In discussing their own finding of a statistically significant relative risk of 1.6 (60% increased risk) with abortion, they say “Similar finding has also been reported by Ozmen V (2009).”
True enough, the 2009 study by Ozmen et al. on Turkish women did report a similar relative
risk of 1.66. Yet none of all the other studies from South Asia are cited.
Instead, the reference to the Ozmen study is followed by: “However several other studies have contradictory results about association of abortion and breast cancer and actual pathophysiology has not yet been fully understood.”
For this explanation they rely on a 1997 review by Wingo et al. in the US. They also say that their finding of a statistically significant association for abortion was “nullified during the multivariate analysis,” although they do not show the data.
However, one can look at Table 2 of the Mohite study which has the raw data. There, they only show the odds ratio (the relative risk statistic) for women with one or more abortions compared to women with no abortions. They show the odds ratio of 1.6 (although their raw data calculates out to 1.66, which they round off to 1.6 instead of 1.7).
They also report that there were 12 women in the study who’d had more than 1 abortion, and 11 of the 12 were in the breast cancer group.
That calculates out to a relative risk of 12.0; a risk increase of 1,100 percent.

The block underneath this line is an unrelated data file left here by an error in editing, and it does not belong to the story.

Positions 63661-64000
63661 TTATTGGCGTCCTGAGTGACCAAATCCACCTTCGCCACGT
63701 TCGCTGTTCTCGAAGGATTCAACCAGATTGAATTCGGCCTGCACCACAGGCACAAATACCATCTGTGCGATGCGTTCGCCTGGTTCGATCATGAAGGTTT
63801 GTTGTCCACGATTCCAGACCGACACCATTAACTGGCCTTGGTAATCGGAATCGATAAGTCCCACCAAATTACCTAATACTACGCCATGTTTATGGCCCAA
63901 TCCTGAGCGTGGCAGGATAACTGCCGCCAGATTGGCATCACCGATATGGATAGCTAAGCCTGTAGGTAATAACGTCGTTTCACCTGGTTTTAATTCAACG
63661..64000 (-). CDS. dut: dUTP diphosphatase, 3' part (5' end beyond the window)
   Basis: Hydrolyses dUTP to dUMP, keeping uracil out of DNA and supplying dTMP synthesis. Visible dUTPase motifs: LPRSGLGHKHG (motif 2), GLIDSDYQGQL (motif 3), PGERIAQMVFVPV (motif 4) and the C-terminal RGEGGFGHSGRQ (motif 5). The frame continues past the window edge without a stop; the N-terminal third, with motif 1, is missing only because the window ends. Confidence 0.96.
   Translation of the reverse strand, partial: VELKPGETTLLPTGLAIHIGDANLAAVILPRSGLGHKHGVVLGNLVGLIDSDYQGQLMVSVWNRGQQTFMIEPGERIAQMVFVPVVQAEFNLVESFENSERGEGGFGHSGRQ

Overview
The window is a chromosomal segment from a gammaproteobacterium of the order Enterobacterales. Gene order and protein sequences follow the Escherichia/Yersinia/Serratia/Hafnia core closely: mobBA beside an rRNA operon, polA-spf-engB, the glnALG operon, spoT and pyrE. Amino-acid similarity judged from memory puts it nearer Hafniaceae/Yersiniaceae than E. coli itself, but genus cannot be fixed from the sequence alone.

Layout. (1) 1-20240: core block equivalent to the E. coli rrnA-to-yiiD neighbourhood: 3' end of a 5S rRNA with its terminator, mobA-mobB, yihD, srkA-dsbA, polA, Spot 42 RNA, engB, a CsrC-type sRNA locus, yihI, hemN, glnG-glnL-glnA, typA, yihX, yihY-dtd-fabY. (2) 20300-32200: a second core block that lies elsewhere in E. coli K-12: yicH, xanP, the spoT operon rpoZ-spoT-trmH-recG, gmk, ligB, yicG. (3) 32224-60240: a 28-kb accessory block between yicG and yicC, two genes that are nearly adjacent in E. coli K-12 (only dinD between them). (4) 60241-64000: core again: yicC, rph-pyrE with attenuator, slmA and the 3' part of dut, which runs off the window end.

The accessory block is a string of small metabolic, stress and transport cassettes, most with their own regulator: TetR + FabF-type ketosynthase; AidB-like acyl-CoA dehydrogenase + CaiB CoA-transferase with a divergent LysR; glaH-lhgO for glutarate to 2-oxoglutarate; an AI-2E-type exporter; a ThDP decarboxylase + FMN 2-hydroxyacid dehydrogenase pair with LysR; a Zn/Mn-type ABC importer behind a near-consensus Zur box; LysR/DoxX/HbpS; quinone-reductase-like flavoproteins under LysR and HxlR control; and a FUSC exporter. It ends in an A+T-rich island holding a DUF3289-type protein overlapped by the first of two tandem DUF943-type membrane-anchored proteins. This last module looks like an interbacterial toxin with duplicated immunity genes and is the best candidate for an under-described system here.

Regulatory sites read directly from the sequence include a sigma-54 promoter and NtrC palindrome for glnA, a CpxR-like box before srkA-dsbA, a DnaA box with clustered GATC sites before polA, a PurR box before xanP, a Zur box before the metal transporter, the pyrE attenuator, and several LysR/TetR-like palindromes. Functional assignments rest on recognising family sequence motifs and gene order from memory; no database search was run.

That statistic is never mentioned anywhere in the paper: the reader needs to
calculate it from the raw data.
This disturbing characteristic of hiding the ABC link in South Asian studies actually appeared first last year, when another study of women from Maharashtra, India, by Unmesh Takalkar et al., Takalkar actually found a statistically significant 180% increased risk of breast cancer among women with one or more abortions.
In their results section, they straightforwardly reported the data, called it “a strong positive association.”
But in their abstract, the only mention of abortion was that they had asked subjects about their abortion history. Abortion was not even mentioned at all in the conclusions.
Look at the most recent papers on the subject from Asia, where abortions are now commonplace and a breast cancer epidemic is raging.
But to find the risk, you will have to read them very carefully.
[October 2015, Joel Brind, Ph.D., The Breast Cancer Prevention Institute, [email protected], www.bcpinstitute.org, http://www.bcpinstitute.org/report/BCPI-rpt-October-2015.pdf ]